A bill in the Kansas House Education Committee would require teachers to do something they should already be doing – teaching students to ask questions.
The bill, HB 2306, would require schools to include evidence against climate change in science classes. While we agree that this information should be included in environmental science classes, we’re not sure it’s appropriate for the Kansas Legislature to be that specific. That seems like the job of teachers, the Kansas State Board of Education and local school boards.
That said, we can see why some might feel it necessary for the Legislature to get involved. Students today seem less likely than ever to question scientific theories – even when they’re just that, theories.
Climate change, if it is being taught at all, should be taught as a theory, an inconclusive and questionable one at that.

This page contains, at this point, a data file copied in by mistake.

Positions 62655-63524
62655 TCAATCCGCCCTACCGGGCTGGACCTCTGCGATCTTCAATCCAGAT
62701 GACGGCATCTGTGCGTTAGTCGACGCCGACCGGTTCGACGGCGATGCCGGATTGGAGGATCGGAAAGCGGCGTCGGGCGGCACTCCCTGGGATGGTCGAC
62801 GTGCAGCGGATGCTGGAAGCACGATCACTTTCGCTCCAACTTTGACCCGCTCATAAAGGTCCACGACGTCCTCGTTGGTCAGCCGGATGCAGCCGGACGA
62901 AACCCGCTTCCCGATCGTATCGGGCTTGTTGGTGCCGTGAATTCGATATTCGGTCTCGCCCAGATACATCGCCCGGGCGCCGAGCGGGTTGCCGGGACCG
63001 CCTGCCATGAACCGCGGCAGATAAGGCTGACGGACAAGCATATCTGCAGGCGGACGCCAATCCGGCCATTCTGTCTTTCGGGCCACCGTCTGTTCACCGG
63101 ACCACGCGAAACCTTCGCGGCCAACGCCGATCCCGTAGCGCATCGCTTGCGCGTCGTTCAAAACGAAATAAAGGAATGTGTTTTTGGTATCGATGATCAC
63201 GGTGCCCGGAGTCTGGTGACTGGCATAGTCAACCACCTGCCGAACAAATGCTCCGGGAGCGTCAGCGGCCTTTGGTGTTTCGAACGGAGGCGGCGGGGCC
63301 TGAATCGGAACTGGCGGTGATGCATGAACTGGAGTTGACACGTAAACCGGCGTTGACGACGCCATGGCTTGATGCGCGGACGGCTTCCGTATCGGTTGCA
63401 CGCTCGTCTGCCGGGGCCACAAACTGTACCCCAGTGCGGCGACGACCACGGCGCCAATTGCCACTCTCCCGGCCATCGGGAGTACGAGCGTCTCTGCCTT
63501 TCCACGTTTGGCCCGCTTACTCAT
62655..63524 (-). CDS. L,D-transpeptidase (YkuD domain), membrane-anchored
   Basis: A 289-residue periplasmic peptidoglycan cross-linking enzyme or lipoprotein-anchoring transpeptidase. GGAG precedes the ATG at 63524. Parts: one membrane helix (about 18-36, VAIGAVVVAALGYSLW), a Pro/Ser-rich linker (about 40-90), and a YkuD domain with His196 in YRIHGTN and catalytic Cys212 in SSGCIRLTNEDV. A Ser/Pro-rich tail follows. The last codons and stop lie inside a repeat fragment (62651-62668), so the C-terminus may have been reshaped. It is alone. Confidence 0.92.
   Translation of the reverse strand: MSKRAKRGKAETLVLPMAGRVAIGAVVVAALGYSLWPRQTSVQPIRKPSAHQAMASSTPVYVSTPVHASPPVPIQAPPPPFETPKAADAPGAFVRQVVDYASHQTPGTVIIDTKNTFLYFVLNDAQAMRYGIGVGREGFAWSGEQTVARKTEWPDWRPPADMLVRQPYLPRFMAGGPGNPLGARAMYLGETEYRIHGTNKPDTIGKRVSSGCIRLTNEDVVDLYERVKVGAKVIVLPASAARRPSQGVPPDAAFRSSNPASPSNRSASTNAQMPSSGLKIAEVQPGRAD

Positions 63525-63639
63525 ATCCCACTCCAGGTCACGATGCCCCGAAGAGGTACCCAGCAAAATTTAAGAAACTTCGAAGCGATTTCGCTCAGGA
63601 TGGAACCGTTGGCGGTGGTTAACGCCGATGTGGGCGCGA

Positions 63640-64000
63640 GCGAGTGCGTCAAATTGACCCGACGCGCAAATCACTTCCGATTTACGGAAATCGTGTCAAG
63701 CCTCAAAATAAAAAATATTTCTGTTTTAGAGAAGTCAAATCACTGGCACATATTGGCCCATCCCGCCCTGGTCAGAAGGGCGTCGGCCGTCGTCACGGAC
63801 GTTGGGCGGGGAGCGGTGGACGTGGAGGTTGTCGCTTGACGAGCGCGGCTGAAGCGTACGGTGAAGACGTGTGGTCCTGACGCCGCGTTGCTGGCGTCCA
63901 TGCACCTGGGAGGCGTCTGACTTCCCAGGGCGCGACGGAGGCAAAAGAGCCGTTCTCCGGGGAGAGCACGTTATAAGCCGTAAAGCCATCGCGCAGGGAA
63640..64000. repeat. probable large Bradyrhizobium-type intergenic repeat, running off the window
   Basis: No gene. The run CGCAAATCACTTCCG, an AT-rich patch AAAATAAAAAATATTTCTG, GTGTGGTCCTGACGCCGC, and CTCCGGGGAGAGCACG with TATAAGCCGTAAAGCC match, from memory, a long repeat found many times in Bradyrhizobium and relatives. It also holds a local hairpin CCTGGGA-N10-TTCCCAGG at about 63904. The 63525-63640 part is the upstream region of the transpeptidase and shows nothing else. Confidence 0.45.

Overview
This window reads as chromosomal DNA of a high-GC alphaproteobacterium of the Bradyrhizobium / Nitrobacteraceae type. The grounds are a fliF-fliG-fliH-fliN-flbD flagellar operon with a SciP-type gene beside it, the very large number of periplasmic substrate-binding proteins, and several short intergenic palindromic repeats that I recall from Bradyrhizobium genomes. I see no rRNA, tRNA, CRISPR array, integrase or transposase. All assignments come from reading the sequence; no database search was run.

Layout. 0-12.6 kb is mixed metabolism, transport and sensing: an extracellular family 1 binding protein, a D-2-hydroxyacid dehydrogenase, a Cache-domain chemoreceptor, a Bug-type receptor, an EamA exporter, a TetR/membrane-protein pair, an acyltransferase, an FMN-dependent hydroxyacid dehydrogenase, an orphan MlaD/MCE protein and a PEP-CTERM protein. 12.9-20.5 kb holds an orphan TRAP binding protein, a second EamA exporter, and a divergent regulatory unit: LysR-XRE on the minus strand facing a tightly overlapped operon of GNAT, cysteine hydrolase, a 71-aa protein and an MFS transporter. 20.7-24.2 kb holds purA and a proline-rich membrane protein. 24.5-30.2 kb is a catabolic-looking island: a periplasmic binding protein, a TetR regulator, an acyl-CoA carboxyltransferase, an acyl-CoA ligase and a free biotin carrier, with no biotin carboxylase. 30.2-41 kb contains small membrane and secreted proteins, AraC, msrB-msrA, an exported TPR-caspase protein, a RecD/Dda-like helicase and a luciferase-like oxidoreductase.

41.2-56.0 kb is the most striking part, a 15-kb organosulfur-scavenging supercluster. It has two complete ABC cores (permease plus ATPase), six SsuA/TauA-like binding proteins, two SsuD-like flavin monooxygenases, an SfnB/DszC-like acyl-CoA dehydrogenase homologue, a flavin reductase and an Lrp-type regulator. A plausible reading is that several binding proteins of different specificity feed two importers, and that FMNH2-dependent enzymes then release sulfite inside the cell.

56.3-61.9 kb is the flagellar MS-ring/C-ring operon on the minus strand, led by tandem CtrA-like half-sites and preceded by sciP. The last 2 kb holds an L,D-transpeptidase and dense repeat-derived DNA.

HB 2306 is probably going nowhere, and that’s a good thing. But hopefully the legislation’s very existence will encourage schools and parents to take a critical look at what’s being taught in textbooks across the state.
Questioning scientific theories should be par for the course in science classes. Future generations should be able to do more than regurgitate what they’ve read. They should also be able to critically examine and question what’s before them.

Written by the editorial staff.